(Ecofin Agency) - The relations between France and Mali seem to be in turmoil since the announcement of the end of Operation Barkhane. On September 25, the Malian Prime Minister, Choguel Maïga, accused Paris of abandoning the country amid growing terrorism.
In an interview with France Inter radio, French President Emmanuel Macron (pictured) talked about the tumultuous relations between his country and Mali. "I told the Sahel countries, in particular Mali, that our military presence must evolve because we cannot ask our soldiers to do what is their (the states, ed) responsibility. After we have increased our military pressure [...] we demanded that the State reestablishes its justice, its education, its police. Particular focus is on Mali and Burkina Faso," Macron said, adding that "projects must be developed after this, otherwise, as soon as our forces leave a territory, the terrorists will take it back."
As a reminder, a few days ago, the Malian Prime Minister Choguel Maïga criticized the end of Operation Barkhane, accusing France of abandoning Mali. For Emmanuel Macron, France will only strictly focus on fighting terrorist groups.
While France has been facing criticism for several years regarding its military presence in Mali, Emmanuel Macron recalled the conditions under which this intervention had been decided by former President François Hollande. "President Hollande agreed to intervene at the request of the Malian government, the populations, and all ECOWAS states, and we are only staying there within this framework," he said. "Without France in the Sahel, there would no longer be a government in Mali," the French President added. According to him, but for France’s intervention, the terrorists would have taken control of Bamako and then the entire country.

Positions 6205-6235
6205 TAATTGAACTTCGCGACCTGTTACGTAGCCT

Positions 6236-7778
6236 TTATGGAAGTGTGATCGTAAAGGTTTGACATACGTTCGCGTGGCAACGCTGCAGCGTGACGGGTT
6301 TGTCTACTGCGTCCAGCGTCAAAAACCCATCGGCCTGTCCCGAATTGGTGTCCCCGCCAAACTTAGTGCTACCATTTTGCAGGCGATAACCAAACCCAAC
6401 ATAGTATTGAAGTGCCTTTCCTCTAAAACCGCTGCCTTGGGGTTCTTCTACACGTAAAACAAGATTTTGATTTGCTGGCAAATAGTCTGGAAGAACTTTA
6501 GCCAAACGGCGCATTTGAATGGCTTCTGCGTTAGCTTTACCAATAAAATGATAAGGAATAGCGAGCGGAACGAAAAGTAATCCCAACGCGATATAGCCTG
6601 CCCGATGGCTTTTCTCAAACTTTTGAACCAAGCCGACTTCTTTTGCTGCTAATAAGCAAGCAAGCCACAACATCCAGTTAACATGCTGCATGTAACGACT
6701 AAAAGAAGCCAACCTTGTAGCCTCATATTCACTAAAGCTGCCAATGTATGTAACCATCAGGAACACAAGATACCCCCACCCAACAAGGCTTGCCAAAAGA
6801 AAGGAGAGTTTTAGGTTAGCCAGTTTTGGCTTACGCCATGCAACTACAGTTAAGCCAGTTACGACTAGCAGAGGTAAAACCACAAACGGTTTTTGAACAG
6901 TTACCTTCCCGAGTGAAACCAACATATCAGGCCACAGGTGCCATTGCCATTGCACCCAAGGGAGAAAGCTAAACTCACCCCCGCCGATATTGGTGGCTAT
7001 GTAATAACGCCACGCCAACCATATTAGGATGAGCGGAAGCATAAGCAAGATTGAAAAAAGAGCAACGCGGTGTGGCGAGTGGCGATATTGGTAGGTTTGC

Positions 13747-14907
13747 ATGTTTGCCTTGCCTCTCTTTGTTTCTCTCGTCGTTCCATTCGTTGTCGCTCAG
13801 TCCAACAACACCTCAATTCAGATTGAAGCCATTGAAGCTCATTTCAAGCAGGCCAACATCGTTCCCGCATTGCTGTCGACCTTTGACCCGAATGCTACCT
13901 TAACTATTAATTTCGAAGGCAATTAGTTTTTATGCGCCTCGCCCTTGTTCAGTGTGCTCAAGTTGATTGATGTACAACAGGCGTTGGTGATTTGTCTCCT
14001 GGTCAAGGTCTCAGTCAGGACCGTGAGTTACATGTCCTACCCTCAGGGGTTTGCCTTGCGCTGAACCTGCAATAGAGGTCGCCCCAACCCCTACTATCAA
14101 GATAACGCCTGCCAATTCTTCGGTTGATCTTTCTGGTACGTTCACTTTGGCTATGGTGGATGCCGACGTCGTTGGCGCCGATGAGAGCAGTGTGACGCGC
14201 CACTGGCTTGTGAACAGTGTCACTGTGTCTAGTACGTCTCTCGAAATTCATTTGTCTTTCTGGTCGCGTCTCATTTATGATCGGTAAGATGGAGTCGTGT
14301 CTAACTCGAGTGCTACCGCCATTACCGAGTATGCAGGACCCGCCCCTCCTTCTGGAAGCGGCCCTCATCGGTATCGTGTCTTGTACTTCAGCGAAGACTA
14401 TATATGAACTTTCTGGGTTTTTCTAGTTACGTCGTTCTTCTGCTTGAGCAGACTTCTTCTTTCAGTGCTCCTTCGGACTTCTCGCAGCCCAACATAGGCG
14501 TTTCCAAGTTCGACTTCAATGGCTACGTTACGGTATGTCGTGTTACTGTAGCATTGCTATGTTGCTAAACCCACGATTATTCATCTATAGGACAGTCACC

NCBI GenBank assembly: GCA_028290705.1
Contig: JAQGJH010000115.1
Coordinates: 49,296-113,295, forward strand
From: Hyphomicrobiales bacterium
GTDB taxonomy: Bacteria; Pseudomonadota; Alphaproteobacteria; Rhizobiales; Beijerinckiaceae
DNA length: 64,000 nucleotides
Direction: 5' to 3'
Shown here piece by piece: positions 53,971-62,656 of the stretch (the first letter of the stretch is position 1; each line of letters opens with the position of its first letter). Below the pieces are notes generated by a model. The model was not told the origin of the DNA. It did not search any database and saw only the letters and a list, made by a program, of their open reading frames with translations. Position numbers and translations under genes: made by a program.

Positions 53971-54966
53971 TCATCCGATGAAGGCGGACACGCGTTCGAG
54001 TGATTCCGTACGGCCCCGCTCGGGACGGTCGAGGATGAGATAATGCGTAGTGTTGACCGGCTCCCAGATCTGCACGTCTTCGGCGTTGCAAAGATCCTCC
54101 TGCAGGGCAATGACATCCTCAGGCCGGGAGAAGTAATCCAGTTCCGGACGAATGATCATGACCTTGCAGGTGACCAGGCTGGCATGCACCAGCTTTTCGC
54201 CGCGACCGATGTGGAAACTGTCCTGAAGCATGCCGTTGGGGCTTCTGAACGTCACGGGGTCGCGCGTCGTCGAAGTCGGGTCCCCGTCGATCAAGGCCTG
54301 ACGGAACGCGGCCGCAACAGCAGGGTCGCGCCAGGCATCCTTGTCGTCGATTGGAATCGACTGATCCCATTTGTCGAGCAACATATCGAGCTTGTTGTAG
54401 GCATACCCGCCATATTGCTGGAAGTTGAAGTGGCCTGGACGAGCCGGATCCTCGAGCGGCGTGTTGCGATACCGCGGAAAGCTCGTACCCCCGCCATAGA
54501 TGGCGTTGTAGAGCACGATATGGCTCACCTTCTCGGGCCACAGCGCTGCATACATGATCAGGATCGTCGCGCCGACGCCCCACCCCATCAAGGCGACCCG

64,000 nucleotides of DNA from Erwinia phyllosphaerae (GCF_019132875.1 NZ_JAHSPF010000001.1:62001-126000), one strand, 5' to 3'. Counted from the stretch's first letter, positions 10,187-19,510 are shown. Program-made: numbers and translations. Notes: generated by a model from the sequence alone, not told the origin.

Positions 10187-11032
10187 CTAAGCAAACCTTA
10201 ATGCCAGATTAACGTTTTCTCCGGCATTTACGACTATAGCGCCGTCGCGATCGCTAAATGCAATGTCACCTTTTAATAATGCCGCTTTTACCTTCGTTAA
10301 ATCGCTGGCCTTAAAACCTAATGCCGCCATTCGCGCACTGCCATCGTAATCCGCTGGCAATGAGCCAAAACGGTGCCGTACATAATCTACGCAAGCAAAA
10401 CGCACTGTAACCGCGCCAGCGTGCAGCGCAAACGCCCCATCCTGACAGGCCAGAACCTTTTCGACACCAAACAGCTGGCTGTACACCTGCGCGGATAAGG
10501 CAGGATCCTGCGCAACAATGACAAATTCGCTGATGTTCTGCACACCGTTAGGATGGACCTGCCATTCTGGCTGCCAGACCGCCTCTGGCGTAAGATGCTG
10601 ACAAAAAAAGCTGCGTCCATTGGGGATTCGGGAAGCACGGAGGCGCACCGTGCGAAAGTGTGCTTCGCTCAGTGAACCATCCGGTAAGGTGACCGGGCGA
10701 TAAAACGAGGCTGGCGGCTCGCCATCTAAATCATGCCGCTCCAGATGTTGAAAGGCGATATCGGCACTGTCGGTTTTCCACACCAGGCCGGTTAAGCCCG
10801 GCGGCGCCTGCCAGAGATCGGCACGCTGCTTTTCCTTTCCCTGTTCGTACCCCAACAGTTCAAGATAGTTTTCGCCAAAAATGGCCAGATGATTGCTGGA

While there are rumors that the Malian government plans a deal with the Russian group Wagner, this statement sounds like a reminder of the importance of the French intervention in the Sahel. More than 5,000 French soldiers of the Barkhane operation are already deployed in the region. The number is however expected to decline to 2,500 or 3,000 by 2023.
Several other countries and institutions have expressed reservations about the possible arrival of Wagner. The group is suspected by the West of belonging to Yevgeny Prigozhin, a businessman close to the Kremlin. The European Union, which provides training for Malian soldiers, warned that the company's involvement could "seriously" affect its relations with Bamako.
For their part, the Malian authorities refuse to accept any pressure from the international community, even though they deny being in negotiations with the mercenary group. "The new situation created by the end of Barkhane [...] leads us to explore ways and means to better ensure security autonomously with other partners," Maïga said.
Moutiou Adjibi Nourou